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Importance of a Prostate Exam in Detecting Prostate Cancer

Detect prostate cancer early with an exam

As you get older, keeping up with your health becomes much more important. That’s why it’s vital to get the health screenings that can identify serious illnesses, perhaps long become they become severe cases.

For men, the most prevalent form of cancer is prostate cancer, with 3 million cases occurring in the U.S. every year. Fortunately, it can often be diagnosed early in men who undergo a prostate exam.

We’ve asked Dr. Clark Wilson, a board-certified urologist at UT Health East Texas in Tyler, to answer some of the more common questions about prostate cancer.

I just turned 45. Is it time to get my prostate checked?

The American Cancer Society recommends that screenings begin in most men around age 50. However, men at higher risk, such African American men or men with a father or brother who had prostate cancer should talk with their doctor about getting screened at age 45.

What tests are done for prostate cancer screening?

Prostate cancer screening usually consists of a simple blood test called a PSA (prostate specific antigen) and a digital rectal examination.

Should I wait to have a screening until I have symptoms?

Prostate cancer does not usually produce symptoms (like difficulty urinating) until it is fairly advanced, so we recommend that men get a screening even when there no symptoms.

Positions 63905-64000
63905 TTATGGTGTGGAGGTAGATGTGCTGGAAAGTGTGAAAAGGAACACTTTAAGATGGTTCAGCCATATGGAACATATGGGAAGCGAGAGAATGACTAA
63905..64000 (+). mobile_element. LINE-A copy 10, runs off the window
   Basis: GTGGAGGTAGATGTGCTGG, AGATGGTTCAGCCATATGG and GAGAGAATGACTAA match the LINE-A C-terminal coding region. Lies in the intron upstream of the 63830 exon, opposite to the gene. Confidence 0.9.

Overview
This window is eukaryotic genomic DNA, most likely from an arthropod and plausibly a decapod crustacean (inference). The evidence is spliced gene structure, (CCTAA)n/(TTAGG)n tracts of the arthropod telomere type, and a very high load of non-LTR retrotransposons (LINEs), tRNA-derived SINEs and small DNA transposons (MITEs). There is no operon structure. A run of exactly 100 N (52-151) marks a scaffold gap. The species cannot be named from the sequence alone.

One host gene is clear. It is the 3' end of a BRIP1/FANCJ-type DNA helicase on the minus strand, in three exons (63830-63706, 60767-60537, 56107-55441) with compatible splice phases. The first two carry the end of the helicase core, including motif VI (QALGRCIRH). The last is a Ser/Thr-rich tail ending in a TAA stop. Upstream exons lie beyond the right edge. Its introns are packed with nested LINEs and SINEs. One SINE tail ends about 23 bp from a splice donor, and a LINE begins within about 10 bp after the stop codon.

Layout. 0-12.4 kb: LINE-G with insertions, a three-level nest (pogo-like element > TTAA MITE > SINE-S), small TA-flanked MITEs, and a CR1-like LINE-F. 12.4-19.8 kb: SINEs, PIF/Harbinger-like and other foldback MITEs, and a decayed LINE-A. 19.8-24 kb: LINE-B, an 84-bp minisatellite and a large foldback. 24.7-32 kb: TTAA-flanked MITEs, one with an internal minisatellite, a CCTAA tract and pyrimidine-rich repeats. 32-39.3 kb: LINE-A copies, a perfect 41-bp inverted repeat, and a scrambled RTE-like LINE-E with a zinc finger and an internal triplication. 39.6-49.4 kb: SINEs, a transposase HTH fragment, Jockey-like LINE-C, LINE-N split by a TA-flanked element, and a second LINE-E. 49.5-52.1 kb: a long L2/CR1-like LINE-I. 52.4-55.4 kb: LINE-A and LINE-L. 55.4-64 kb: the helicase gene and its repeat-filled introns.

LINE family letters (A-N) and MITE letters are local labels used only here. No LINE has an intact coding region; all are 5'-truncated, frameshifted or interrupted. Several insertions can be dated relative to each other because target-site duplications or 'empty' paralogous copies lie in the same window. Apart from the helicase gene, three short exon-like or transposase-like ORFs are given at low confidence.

What can be done if I am diagnosed with prostate cancer?

There are many ways to treat prostate cancer. Some men with low-risk cancer will be placed on surveillance – which means they do not get active treatment unless their disease progresses. This is an excellent option for many men.

For men with a more aggressive version of the disease located only in the prostate gland, the most common treatments are surgery and radiation therapy.

Other treatment options include high-intensity ultrasound, freezing of the prostate gland and radioactive seed placement into the prostate. For men with prostate cancer that is spread out beyond the prostate gland, the initial treatment is usually hormone injections and may include chemotherapy and oral medications.

If you would like to undergo a prostate cancer screening, please speak first with your primary care physician. You can also schedule an appointment with Dr. Clark Wilson, urologist with UT Health East Texas Urology in Tyler by calling 903-262-3900.

Dr. Wilson is fellowship trained in robotic surgery, has a particular interest in nerve-sparing robotic prostatectomy and has published extensively on the surgical management of prostate cancer.

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